The principle of radiant heating Bilux
With convection heating, the heating element warms the air which then subsequently spreads and transfers the heat during circulation along the surface of heated objects (walls, furniture…). From the viewpoint of the ratio of transferred heat, the radiant component is minimal in this system. In the case of radiant heating, the ratio is the opposite – the radiation doesn’t heat the air (it passes freely through it) and the distribution of heat takes place mainly via radiation. The radiant flow is partially reflected (approx. 15%) when it reaches objects (walls, floor, furniture), but most of it (approx 85%) is absorbed by the objects which it reaches. Here, the radiant energy changes into heat energy – the objects warm up. Thanks to the increased temperature of the objects (the heating of the objects) compared to the air temperature, the heat is subsequently taken away by convection – air is heated from the object. This principle is also called infrared heating.
|The ratio of heat distribution from BILUX panels|
|BILUX low-temperature panel||BILUX high-temperature panel|
|convection heating||BILUX radiant panels|
The intensity of radiation is mainly affected by the surface temperature – the higher it is, the less heat (proportionally) is conveyed by convection. The flowing air doesn’t manage to cool the surface and the radiant component increases. This is clear in the case of high-temperature panels where the radiation ratio is greater thanks to the higher surface temperature. Therefore, the location of the heater influences the proportion of the radiant component. A radiant panel placed in a horizontal position under the ceiling will transfer most of the energy via radiation because the air cannot circulate. However, the ratio of convection will increase significantly if the same panel is placed in a vertical position – the air heated from the surface of the heater will start to go up and natural circulation is created.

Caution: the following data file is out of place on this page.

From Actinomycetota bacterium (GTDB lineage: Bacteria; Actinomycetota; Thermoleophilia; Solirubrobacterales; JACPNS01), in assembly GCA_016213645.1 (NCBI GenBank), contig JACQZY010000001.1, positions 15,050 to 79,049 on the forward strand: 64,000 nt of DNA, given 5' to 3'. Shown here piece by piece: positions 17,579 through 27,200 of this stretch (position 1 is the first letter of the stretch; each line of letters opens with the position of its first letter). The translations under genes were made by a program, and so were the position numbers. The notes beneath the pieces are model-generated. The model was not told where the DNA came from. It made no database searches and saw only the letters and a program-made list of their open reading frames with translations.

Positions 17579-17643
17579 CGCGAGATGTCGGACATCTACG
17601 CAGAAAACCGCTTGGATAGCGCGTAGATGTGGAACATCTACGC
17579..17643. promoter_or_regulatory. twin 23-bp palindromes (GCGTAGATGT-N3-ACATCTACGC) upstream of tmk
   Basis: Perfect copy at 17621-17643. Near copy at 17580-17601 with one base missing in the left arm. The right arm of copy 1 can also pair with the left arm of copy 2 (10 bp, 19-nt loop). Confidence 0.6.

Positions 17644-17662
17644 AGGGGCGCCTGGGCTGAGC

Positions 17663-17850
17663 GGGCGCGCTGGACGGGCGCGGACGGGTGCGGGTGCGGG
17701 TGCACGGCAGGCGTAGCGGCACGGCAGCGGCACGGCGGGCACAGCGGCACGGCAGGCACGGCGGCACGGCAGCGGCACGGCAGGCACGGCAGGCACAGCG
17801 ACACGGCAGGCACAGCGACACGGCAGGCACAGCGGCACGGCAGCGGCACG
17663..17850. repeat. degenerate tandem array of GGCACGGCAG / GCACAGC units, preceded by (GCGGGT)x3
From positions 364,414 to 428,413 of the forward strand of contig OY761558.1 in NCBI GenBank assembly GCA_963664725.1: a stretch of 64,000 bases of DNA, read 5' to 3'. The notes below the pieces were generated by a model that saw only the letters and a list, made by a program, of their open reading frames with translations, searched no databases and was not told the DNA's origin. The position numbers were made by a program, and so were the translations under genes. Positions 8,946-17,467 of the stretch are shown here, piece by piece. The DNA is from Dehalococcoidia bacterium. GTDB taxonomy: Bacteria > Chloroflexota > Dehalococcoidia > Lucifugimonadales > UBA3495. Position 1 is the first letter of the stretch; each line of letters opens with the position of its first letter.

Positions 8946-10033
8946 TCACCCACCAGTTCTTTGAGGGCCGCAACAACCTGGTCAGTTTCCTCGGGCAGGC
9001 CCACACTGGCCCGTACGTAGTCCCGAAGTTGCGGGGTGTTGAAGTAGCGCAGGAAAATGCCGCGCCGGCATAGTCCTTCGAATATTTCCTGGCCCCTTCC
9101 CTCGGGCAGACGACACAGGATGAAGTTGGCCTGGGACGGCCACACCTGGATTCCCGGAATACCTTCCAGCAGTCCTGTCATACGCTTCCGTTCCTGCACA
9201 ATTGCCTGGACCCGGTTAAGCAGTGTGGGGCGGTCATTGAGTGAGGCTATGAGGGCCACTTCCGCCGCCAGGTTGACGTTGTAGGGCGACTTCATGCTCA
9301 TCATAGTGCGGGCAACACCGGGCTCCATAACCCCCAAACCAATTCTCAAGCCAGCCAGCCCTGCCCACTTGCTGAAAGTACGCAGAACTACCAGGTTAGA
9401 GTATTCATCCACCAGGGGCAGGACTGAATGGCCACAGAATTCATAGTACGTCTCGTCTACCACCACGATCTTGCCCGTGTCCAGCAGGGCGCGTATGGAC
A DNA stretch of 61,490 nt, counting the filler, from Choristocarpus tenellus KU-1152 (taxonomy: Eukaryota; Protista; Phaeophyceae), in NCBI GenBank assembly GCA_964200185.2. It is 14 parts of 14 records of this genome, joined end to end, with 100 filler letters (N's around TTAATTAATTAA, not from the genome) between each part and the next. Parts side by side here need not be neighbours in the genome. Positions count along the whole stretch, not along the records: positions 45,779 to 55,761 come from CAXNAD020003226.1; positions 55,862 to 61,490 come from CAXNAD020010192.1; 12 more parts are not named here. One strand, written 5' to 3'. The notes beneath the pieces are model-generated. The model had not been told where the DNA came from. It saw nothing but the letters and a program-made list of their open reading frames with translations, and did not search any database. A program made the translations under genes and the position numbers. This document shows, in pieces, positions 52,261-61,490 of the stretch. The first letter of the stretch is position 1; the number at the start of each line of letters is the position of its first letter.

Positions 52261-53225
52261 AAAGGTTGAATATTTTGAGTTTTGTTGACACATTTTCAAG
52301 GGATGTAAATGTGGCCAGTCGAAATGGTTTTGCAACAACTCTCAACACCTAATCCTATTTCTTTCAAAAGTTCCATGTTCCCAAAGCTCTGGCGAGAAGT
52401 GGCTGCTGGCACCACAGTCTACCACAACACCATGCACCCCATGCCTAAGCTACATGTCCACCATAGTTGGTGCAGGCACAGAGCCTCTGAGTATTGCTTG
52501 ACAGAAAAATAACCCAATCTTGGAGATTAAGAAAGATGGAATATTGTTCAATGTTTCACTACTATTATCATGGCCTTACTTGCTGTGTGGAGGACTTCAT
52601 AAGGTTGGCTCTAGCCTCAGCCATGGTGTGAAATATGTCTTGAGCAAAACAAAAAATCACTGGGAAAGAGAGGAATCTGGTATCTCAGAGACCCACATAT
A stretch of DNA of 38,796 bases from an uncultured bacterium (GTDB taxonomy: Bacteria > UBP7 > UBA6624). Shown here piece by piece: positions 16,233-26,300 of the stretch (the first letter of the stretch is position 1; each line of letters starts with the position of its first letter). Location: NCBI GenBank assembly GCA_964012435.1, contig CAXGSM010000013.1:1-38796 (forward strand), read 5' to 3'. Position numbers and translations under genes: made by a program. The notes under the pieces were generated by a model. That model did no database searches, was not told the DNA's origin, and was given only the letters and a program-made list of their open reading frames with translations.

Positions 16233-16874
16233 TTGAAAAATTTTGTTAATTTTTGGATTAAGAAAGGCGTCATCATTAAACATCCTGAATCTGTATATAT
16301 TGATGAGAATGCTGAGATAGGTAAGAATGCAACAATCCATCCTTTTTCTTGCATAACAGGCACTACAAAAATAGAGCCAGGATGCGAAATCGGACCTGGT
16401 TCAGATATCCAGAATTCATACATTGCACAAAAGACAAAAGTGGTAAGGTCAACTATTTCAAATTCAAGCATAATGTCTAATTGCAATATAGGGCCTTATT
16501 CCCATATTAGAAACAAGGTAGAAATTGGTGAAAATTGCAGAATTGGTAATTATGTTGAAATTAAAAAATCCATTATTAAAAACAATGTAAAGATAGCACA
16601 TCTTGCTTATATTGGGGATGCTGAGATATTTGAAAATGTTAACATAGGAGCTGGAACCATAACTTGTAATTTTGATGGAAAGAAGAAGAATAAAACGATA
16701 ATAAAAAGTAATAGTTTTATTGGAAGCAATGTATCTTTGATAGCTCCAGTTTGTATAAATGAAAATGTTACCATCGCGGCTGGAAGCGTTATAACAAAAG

The following advantages of this system result from the above-mentioned principle:
- a flow of heat is emitted from the surface of the radiant panel; the majority of its spectrum lies in the zone of wavelengths greater than 5 micrometers and it is absorbed by the surface of human body to a large degree. Therefore, heating occurs according to a similar principle as in the case of objects
- in the case of the heating of objects and people up to 20-22°C using a radiant flow, it is already possible to ensure thermal comfort at air temperatures of 18-19 °C, which results in an energy saving of at least 18 — 24%
- in certain applications, radiant heating panels can be used for the targeted warming of people in an indoor area– large halls, workshops, warehouse stores or for example benches in churches – and achieve more than 50% savings on heating costs in contrast with standard methods of heating such areas – this method is known as zone heating
- it is possible to achieve a significantly more even distribution of temperatures in the vertical profile – a difference of 1-2°C between the floor and the ceiling (for convection heating, a difference of 1°C per 30-50 cm of height is reported)
- as a result of the lowered circulation – the whirling of air in the room – the swirling of dust particles is also limited and thus the danger of the possible occurrence of various diseases – asthma, inflammations of the mucous membranes etc.
- thanks to the increased temperature of the walls, the possibility of the occurrence of surface condensation is lowered; air humidity isn’t decreased significantly
- with radiant flow, i.e. radiation with wave lengths of larger than 3µm, glass is not transparent (permeable to heat) and so there are no radiant flow losses through glass panes
- BILUX radiant heating panels don’t require any maintenance